Why does yo-yo dieting always end up with more weight gained?
Time to read 2 mins 30 secs.
I was reading a rather complicated scientific paper on the subject of weight gain called ‘Biology’s response to dieting: the impetus for weight regain, by Paul S. MacLean et al and there was a section which helped explain it quite well although heavy in science speak. So here is my attempt to extract out the relevant information and cover it in layman’s terms as best as I can.
So where do we begin…at the beginning I guess, before the time when there was food aplenty and temptation wasn’t even on the cards the body was a happy chap, it ran along at its genetic potential mildly fluctuating between neither being too thin or too fat. Our body was automatically wired to protect ourselves from either starving or eating ourselves to death.
Of course as life became more comfortable and we became more affluent then food was everywhere so was temptation and so was the fact that food became much more calorie dense.
Initial weight gain
So what happens is that the environment and our behaviour changes and we consume more than we can usually work off. The obvious nett effect is that we store that excess energy as fat.
The body catches on to what we are doing the first time.
Next the body see’s this happening and thinks it should compensate (It always wants to reach something called homeostasis, a balance) it puts into place those elements which tells us enough is enough and we had better stop eating (well normally anyway). As it does this the body re-balances and comes to a new stable but higher weight.
Going on that diet
So now we think we need to do something about the extra weight we decide to go on a diet. All is well in the world and we see weight loss and it can be quite rapid if we go to extremes.
The body catches on to what we are doing the second time.
Now we all reach a point where the body again suspects something is not right as we aren’t consuming enough food to survive so it does what it can to prevent us from wasting away, that homeostatic element again. It switches on those internal processes which, all other things being equal, lead us to stall our weight loss. This is the typical part where most dieters have hit where nothing seems to remove that extra weight anymore.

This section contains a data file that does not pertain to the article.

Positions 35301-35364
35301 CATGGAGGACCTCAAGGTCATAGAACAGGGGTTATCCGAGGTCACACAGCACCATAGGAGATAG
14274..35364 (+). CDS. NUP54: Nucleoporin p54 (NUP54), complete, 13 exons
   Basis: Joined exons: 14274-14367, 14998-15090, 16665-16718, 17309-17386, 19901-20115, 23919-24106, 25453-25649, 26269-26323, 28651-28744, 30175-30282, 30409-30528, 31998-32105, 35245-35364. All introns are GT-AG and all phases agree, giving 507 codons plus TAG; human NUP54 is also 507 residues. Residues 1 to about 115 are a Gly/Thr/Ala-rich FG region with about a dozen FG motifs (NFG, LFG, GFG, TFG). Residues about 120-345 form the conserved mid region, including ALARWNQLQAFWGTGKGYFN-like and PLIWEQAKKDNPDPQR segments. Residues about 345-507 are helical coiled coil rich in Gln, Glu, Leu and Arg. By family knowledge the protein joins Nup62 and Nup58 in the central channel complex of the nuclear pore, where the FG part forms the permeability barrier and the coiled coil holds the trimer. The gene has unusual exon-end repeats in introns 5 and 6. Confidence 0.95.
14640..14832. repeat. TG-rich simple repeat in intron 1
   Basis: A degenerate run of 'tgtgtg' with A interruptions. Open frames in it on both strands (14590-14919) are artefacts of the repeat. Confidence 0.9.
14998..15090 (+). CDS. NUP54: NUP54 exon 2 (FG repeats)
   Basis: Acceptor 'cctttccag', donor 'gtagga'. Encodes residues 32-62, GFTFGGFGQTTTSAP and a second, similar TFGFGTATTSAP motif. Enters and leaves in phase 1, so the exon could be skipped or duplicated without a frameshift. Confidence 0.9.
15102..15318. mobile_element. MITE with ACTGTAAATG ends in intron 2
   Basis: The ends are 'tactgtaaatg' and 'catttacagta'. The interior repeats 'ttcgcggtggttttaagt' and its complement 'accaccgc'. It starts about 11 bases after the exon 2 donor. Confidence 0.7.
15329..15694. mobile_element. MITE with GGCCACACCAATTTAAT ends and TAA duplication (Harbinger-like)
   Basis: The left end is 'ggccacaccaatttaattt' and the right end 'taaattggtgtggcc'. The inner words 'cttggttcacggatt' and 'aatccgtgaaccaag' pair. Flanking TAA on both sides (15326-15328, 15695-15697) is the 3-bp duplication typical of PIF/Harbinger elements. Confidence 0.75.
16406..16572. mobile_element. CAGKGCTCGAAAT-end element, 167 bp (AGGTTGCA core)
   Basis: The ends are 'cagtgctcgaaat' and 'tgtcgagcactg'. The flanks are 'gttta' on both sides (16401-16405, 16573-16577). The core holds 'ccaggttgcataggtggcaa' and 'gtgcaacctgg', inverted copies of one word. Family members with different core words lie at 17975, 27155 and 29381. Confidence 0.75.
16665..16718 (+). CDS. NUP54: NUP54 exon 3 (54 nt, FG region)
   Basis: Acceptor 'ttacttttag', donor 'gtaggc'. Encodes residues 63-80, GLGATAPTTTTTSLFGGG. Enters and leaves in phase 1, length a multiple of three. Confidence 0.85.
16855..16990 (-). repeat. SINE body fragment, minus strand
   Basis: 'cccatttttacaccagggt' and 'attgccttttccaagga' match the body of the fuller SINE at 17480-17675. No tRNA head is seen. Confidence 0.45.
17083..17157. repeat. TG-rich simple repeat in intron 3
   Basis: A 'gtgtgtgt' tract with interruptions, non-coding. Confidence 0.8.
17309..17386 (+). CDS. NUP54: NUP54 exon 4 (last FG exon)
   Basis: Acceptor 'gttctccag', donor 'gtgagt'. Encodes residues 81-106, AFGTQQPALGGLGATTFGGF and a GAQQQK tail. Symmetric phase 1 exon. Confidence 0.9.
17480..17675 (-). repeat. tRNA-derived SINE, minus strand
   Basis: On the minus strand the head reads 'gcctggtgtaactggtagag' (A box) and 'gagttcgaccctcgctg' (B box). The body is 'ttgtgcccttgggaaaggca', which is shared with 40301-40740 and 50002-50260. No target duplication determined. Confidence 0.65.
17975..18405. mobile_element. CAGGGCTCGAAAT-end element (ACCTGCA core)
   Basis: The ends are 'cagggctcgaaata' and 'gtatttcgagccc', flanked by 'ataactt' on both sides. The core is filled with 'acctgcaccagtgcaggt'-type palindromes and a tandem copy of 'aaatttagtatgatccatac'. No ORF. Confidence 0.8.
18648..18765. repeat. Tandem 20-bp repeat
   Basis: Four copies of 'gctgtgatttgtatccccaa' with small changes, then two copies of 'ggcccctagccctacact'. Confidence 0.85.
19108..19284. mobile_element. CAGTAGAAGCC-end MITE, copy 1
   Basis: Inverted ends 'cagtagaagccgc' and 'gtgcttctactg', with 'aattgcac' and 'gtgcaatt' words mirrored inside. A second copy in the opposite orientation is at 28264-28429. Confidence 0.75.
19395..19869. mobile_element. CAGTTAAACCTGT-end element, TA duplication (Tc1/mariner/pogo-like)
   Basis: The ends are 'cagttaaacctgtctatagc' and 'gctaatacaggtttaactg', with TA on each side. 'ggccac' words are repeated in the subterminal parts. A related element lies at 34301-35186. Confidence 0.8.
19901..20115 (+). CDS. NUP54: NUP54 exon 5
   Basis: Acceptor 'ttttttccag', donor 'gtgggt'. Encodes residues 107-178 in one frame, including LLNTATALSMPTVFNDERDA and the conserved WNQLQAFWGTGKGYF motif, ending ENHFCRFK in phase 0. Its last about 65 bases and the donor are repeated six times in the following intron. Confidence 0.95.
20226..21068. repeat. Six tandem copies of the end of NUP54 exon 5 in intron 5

And now the bad part…
So now we have our body telling itself to try and preserve calories (as fat) because we were consuming too little but at this point we ease off the diet ( or just give it up as it’s impossible to maintain anyway ) Now what happens is that the body is primed to store as much as it can as fat and craves the extra energy and our behaviour changes as we have come off a diet. We see all the lovely food available and we go off on one and consume as much as we did before we started and then more on top of that!
There is only one outcome. A new bigger version of you and of course you know what happens next……and so it continues….
How do you break the cycle?
As you can see it’s like a balance swinging from one side to another, from weight loss to weight gain and back again. The problem is that the weight loss part doesn’t usually get back to the start but at a new higher weight. Of course in reality it’s much more complicated than that but the principles remain the same. In essence the ideal is where the body is in balance but what is important here is that when the balance is broken the temptation is to take drastic and over-compensating action either restricting our diets or eating like no tomorrow.
My advice would be this, if you feel as though you need to rebalance the body from either weight-loss or weight-gain then only make small changes. Take your time, nothing drastic. This is incredibly tough to do but is really the best way.
Although these actions tend to be slower working they also tend to have a much better re-balancing effect and tend to be more permanent in nature. In this case slow and steady can really win the race.